But is the act itself unconstitutional ? Well, the two authors (both Yale professors of Law) who wrote the opinion piece for The Hill that you quoted are expressing THE OPINION that the 1976 National Emergencies Act is unconstitutional. However, this is merely their opinion. It also - in my opinion - falls down on the issue of allocation of funds. The President is not seeking to redirect money allocated - or denied - by Congress. He is merely reallocating existing existing defense appropriations.

Either way, only the Supreme Court could make a finding of unconstitutionality. It's also worth noting that this law has been in existence for over 40 years. I find it curious that it is only when President Trump is using the Act that - suddenly - gosh and zounds, it is unconstitutional. 

 

 

 

Edited by RoofGardener
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Farmer77
Just now, RoofGardener said:

No. 

It would require a finding by the Supreme Court to over-rule the National Emergencies Act of 1976. 

It certainly appears that will be the outcome of all of this. The lawsuits have been filed.

1 minute ago, RoofGardener said:

Prior to that.. well.. lets take a look at the act.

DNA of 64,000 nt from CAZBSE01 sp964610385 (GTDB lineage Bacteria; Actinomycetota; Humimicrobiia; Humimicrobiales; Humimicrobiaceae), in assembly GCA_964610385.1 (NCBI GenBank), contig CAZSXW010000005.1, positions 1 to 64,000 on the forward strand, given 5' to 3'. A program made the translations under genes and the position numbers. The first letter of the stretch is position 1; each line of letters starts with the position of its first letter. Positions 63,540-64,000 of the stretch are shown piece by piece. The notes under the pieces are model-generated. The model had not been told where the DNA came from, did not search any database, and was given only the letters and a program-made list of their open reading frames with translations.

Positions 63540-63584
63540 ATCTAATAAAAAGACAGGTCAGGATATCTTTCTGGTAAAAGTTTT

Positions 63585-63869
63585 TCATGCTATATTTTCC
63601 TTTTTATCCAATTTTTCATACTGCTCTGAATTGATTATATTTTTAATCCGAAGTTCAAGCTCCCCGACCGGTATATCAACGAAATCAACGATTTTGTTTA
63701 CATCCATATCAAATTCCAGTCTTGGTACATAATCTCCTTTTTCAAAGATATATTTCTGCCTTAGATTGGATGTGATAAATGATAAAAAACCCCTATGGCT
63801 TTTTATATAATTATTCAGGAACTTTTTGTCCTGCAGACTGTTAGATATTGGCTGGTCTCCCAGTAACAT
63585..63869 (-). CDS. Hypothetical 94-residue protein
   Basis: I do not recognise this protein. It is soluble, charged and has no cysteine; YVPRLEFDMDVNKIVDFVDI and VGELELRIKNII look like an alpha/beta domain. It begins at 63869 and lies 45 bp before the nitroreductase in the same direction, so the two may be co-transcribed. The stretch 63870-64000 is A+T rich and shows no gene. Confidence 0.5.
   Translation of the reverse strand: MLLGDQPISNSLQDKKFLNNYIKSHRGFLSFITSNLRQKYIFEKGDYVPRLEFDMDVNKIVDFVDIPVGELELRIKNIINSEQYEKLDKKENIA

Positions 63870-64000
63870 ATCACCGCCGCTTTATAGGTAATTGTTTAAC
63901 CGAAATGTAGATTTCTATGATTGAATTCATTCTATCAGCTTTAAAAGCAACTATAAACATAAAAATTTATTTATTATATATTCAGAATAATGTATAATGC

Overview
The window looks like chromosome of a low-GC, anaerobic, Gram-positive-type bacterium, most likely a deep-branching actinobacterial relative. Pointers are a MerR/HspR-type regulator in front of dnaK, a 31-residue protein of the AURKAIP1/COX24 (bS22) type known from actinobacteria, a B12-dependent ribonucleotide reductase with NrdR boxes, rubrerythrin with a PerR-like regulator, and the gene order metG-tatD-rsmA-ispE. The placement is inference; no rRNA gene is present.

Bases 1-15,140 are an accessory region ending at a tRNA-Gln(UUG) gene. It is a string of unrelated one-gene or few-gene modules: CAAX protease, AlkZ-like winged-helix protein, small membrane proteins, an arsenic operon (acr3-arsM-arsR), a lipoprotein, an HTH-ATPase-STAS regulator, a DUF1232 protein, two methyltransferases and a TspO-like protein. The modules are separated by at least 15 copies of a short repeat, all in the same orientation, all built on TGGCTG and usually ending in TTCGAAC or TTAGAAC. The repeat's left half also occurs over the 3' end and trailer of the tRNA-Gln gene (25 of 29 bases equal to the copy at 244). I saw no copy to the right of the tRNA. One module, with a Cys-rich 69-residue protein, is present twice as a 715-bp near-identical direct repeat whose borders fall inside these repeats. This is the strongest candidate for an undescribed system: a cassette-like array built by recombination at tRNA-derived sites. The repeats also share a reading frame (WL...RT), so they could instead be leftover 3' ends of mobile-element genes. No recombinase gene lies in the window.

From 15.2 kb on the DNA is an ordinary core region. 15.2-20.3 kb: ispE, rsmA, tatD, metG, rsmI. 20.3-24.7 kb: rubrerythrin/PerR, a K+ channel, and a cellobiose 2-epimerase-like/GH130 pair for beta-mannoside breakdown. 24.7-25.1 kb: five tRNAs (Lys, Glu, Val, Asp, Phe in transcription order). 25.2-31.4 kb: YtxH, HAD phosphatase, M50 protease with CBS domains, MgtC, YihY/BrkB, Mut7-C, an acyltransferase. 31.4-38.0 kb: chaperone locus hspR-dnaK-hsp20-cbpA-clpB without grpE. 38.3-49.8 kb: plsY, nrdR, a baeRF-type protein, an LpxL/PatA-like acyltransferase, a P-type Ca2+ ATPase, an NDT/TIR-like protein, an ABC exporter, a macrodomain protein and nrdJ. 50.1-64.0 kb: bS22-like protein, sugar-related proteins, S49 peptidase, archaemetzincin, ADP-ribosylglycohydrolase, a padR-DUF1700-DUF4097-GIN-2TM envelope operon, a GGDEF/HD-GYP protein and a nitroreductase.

Yeah the more I do look at it the more solid my conviction in its unconstitutionality becomes.

Quote

Section 8. The Congress shall have Power To lay and collect Taxes, Duties, Imposts and Excises, to pay the Debts and provide for the common Defense and general Welfare of the United States; but all Duties, Imposts and Excises shall be uniform throughout the United States;To borrow Money on the credit of the United States;
To regulate Commerce with foreign Nations, and among the several States, and with the Indian Tribes;
To establish an uniform Rule of Naturalization, and uniform Laws on the subject of Bankruptcies throughout the United States;
To coin Money, regulate the Value thereof, and of foreign Coin, and fix the Standard of Weights and Measures;
To provide for the Punishment of counterfeiting the Securities and current Coin of the United States;
To establish Post Offices and post Roads;
To promote the Progress of Science and useful Arts, by securing for limited Times to Authors and Inventors the exclusive Right to their respective Writings and Discoveries;
To constitute Tribunals inferior to the supreme Court;
To define and punish Piracies and Felonies committed on the high Seas, and Offenses against the Law of Nations;
To declare War, grant Letters of Marque and Reprisal, and make Rules concerning Captures on Land and Water;
To raise and support Armies, but no Appropriation of Money to that Use shall be for a longer Term than two Years;
To provide and maintain a Navy;
To make Rules for the Government and Regulation of the land and naval Forces;
To provide for calling forth the Militia to execute the Laws of the Union, suppress Insurrections and repel Invasions;